NV Energy’s request would increase the average cost of the Natural Disaster Protection Plan from about $2.50 a month to $5. (Photo: NV Energy National Disaster Protection Plan brochure)
Southern Nevada residents will subsidize the bulk of NV Energy’s $30 million budget for disaster preparedness efforts in 2023, most of them in Northern Nevada.
The Public Utilities Commission voted Monday to approve the plan, despite NV Energy’s failure to “adequately assess or quantify the socialized benefits associated” with the costs of the utility’s Natural Disaster Protection Plan, according to the order written by PUC chairwoman Hayley Williamson.
Commissioner and presiding officer Tammy Cordova on Monday filed a dissent, opposing the subsidies, which she said “were not supported by the evidentiary record.”
However, Cordova joined her colleagues in approving portions of the order.
“I want to assure Nevadans who are struggling to pay utility bills, we are listening to you,” Williamson said during the meeting. “The cost of electricity is one very important factor that I and this commission consider when making decisions.”
Nevadans are currently struggling to pay summer power bills. NV Energy’s request would increase the average cost of the NDPP from about $2.50 a month to $5.
Hearing officer Sam Crano, appointed as acting commissioner Monday morning to fill a vacancy that has yet to be addressed by Gov. Joe Lombardo, is statutorily ineligible to be appointed to the post by Lombardo, but cast the deciding vote Monday in NV Energy’s favor.
State law prohibits the governor from appointing a commissioner or acting commissioner who would result in more than two members of the PUC being ”from the same field of experience.”
Lombardo did not respond to requests for comment on his failure to fill the void on the PUC.
Williamson, Cordova, and Crano all criticized NV Energy’s report, authored by Jeremy Aguero of Applied Analysis, which attempts to justify saddling Southern Nevada ratepayers with the utility’s disaster prevention costs – mostly related to wildfires.
The Attorney General’s Bureau of Consumer Protection testified that Aguero’s analysis “failed to properly assess and quantify” the socialized benefits of the NDPP, and called the analysis “overly simplistic.”
The BCP testified Aguero quantified the benefits of the NDPP by “dividing the metrics of GDP, property values, and tourism by the total NDPP spend of $1.7 billion to find a break even point.”
“The Commission finds that the method used does not adequately assess or quantify the socialized benefits associated with NDPP costs,” Williamson wrote in her order.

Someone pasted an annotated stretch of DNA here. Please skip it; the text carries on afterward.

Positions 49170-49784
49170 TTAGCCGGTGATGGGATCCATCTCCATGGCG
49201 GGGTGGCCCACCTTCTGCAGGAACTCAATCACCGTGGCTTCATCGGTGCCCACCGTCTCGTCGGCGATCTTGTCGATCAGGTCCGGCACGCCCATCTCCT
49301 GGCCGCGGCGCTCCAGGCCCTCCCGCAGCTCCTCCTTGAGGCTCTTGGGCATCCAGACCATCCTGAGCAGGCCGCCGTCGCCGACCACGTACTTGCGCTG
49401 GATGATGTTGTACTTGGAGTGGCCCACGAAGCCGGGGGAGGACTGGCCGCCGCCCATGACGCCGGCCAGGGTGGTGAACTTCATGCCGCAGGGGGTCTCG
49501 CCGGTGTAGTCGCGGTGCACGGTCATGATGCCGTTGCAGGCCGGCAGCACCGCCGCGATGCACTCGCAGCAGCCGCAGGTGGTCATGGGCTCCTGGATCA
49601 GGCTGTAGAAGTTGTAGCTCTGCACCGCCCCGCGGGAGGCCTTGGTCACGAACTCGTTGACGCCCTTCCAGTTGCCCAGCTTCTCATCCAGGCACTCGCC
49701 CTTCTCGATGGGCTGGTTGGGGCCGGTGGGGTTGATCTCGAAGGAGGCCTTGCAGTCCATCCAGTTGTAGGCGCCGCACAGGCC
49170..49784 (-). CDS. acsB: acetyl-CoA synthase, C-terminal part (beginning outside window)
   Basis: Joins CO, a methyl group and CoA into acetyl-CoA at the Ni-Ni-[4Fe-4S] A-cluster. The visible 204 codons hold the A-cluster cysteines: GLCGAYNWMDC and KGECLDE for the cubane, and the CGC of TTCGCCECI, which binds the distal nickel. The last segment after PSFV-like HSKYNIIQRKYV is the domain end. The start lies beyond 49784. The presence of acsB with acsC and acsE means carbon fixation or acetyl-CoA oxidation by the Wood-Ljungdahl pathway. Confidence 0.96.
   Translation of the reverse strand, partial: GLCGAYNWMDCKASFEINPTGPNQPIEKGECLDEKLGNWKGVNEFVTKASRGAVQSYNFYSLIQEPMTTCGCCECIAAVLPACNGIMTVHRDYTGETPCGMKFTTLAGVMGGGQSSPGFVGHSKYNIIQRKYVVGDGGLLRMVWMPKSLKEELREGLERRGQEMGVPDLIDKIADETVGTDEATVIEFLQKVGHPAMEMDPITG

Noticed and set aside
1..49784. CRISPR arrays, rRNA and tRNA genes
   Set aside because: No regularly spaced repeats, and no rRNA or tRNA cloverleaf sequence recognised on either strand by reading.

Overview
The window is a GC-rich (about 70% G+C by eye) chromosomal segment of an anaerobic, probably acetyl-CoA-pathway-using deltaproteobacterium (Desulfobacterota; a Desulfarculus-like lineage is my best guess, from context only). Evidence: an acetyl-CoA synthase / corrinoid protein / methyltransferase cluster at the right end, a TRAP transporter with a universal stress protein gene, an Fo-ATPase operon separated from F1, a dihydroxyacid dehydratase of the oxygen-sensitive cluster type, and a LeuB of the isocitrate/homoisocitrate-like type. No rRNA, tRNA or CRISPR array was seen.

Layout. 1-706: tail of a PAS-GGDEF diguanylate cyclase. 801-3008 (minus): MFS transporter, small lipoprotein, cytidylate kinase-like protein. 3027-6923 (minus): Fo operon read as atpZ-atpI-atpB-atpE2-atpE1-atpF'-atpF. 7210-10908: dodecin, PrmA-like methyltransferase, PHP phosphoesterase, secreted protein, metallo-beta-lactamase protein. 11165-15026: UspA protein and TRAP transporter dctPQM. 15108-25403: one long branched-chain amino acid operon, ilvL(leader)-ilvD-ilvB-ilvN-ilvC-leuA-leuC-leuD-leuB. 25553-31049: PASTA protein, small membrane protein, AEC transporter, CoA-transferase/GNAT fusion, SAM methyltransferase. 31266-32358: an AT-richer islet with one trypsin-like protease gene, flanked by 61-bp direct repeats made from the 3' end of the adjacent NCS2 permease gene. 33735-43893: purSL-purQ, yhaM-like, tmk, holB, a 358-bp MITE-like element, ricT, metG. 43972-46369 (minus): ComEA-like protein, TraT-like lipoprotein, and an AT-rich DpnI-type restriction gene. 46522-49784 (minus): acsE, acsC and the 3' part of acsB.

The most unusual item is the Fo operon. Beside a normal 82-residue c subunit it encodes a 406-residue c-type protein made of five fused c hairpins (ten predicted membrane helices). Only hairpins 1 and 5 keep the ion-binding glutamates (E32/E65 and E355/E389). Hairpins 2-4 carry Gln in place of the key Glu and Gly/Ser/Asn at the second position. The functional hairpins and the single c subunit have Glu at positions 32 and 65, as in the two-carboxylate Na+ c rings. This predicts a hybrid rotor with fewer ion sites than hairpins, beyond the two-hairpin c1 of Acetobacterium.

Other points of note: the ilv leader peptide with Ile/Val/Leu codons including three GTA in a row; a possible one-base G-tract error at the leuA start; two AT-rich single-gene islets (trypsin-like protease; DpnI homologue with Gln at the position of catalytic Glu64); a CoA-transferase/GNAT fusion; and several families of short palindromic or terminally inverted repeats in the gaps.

“NV Energy states that parties point to issues around Mr. Aguero’s conclusions and argue that the report should be found inadequate because they disagree with those conclusions,” Williamson’s order says.
NV Energy’s Natural Disaster Protection Plan is a creation of the 2019 Legislature in response to the Camp fire in California, which killed 85 people and was ignited by a power line.
“And today we see the news coming out of Maui, which so far is speculated that the devastating Lahaina fires have started from downed power lines,” Williamson said.
“Traditionally the cost-causer pays,” Williamson said Monday when addressing NV Energy’s requested statewide rate. “However, for the NDPP, no one service territory caused the costs incurred, but rather the Legislature recognized statewide benefits from disaster planning and mitigation should be paid for statewide,” Williamson said, adding the “public policy behind the NDPP has statewide implications that necessitate at least partial socialization,”
“A single rate is exactly the cost effective strategy and method the Nevada Legislature intended,” Sen. Melanie Schieble, then-Sen. Chris Brooks, and Assemblywoman Danielle Monroe-Moreno wrote in 2020 to the Public Utilities Commission as it contemplated a statewide disaster protection rate.
Schieble and Monroe-Moreno, both of Southern Nevada, did not respond to requests for comment.
The 2019 law makes no mention of the need for a statewide rate.
NV Energy argues it’s providing a statewide benefit via its preparedness efforts, but admitted a disaster in the north would have no measurable effect on local economies elsewhere.
Attorneys for the gaming industry argued the utility is meeting its obligation to mitigate wildfires, not providing a statewide benefit, and argued against the subsidies.
“We believe those changes are imperative to the commission issuing a lawful decision,” said attorney Laura Grenier, representing the Nevada Resort Association, Caesars Entertainment, and MGM Resorts International.
It’s unknown whether any intervening parties, such as the gaming industry, intend to appeal the PUC’s decision.
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